Assessment of Antioxidant Vitamins Retinol and α- Tocopherol in Plasma and Ascorbic Acid in Plasma and Mononuclear Leukocytes in Type 2 Diabetics

This Article

Citations


Article Information:


Group: 2006
Subgroup: Volume 4, Issue 4, Autumn
Date: January 2006
Type: Original Article
Start Page: 202
End Page: 205

Authors:

  • M Firoozrai
  • Department of Biochemistry, College of Medicine, Iran University of Medical Sciences, Tehran, I.R.Iran
  • I Nourmohammadi
  • Department of Biochemistry, College of Medicine, Iran University of Medical Sciences, Tehran, I.R.Iran
  • K Khanaki
  • Department of Biochemistry, College of Medicine, Iran University of Medical Sciences, Tehran, I.R.Iran

      Correspondence:

      Affiliation: Department of Biochemistry, College of Medicine, Iran University of Medical Sciences
      City, Province: Tehran,
      Country: I.R.Iran
      Tel:
      Fax:
      E-mail: mfiroozrai@yahoo.com

Abstract:


The rise and along with this increase there is a growing interest in the efficacy of antioxidant vitamin therapy in the treatment of this malady.

Materials and Methods: In this case-control study, the levels of antioxidant vitamins retinol, -tocopherol and ascorbic acid were measured with HPLC and colorimetric method, in plasma and mononuclear leukocytes of patients with diagnosed Type 2 diabetes(n=62).

Results: We observed significantly lower ascorbicacid levels in mononuclear leukocytes in our study group when compared to controls.

Conclusion: While these results are not definitive, we believe they do indicate that further studies are needed to include a larger segment of the population and an evaluation of dietary intakes and habits.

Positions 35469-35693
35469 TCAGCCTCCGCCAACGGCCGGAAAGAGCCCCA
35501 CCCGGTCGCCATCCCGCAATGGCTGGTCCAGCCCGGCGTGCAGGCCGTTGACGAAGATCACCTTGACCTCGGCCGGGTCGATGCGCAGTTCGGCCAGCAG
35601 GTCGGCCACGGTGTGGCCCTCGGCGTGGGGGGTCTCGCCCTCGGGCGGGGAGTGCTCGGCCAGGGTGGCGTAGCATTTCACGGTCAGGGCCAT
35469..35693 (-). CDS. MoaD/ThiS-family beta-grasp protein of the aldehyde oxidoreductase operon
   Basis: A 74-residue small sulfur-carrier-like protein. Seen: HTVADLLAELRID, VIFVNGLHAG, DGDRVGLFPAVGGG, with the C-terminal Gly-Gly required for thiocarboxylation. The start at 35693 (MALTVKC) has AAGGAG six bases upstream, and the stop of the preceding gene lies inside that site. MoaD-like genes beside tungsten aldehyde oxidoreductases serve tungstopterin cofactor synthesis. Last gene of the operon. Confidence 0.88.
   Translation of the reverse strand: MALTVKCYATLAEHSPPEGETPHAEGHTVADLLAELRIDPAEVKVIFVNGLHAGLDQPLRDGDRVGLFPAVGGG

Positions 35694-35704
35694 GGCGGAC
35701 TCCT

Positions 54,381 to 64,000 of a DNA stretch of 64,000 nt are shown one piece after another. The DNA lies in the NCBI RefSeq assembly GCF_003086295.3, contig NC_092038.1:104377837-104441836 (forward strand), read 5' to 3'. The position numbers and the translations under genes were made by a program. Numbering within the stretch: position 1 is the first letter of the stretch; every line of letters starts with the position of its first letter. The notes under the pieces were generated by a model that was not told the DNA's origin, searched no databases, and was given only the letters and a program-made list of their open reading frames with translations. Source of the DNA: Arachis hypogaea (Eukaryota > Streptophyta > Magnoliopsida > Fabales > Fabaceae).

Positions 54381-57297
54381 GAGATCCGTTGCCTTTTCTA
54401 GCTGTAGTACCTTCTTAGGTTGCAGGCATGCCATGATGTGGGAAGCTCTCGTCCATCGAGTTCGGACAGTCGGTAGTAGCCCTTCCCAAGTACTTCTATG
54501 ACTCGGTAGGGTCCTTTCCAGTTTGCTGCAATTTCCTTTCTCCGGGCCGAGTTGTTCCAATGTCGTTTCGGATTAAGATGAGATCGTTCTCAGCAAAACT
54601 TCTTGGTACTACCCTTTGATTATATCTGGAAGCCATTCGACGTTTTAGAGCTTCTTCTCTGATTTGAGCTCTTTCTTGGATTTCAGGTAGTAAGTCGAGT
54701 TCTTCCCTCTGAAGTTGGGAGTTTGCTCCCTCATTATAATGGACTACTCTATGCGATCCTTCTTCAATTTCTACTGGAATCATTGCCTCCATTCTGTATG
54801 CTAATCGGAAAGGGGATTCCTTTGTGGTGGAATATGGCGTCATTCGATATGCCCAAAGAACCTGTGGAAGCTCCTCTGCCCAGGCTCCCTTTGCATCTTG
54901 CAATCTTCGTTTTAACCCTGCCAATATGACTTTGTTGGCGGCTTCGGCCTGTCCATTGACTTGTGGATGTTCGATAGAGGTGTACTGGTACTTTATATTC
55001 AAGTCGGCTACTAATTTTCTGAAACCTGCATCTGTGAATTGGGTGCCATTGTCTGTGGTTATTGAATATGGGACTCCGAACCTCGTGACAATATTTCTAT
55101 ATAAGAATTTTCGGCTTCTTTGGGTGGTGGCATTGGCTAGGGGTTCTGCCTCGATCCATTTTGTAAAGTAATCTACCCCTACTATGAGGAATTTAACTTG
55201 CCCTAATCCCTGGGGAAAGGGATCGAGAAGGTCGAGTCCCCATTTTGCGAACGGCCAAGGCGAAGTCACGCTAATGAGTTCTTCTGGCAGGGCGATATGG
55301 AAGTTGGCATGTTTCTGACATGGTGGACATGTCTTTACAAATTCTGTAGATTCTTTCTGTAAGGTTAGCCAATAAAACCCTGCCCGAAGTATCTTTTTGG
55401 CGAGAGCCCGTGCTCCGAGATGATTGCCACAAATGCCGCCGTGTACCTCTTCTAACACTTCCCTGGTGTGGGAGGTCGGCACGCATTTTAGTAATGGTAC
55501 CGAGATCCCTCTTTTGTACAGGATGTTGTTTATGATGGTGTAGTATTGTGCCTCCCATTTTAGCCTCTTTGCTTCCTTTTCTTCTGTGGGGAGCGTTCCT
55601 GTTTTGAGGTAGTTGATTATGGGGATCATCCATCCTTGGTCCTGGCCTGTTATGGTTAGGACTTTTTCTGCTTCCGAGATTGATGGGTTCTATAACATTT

Keywords: Retinol, tocopherol, Ascorbic acid, Type 2 diabetes, Antioxidants

Manuscript Body:


Introduction
The prevalence of clinically diagnosed Type 2 diabetes is expected to increase worldwide to more than 300 million by the year 2025.1 Life-style modification, obesity and changes in dietary habits and composition may predispose a person to this common form of diabetes.2,3 Much attention has been focused recently on the antioxidant micronutrients retinol (vitamin A), _-tocopherol (vitamin E) and ascorbic acid (vitamin C) for their beneficial and therapeutic effects. Even though lack of consistency remains in some results, evidence from several studies reveals that altered plasma status of these antioxidants may have a role in occurrence of oxidative insults in this chronic disease.4-7 Positive association has been documented between oxidative stress and etiology of diabetic complications.2,8 It has been postulated that an increase in the status of antioxidants by consuming fruits and vegetables rich in exogenous antioxidants can protect against oxidative stress associated with Type 2 diabetes and this would also reflect levels of intake during acute oxidative activity.9-11
This study was carried out to assess the concentrations of essential vitamins retinol and -tocopherol in plasma and water soluble vitamin C both in plasma and mononuclear leukocytes (MN) of Type 2 diabetic patients and healthy controls in small segment of our population.

Materials and Methods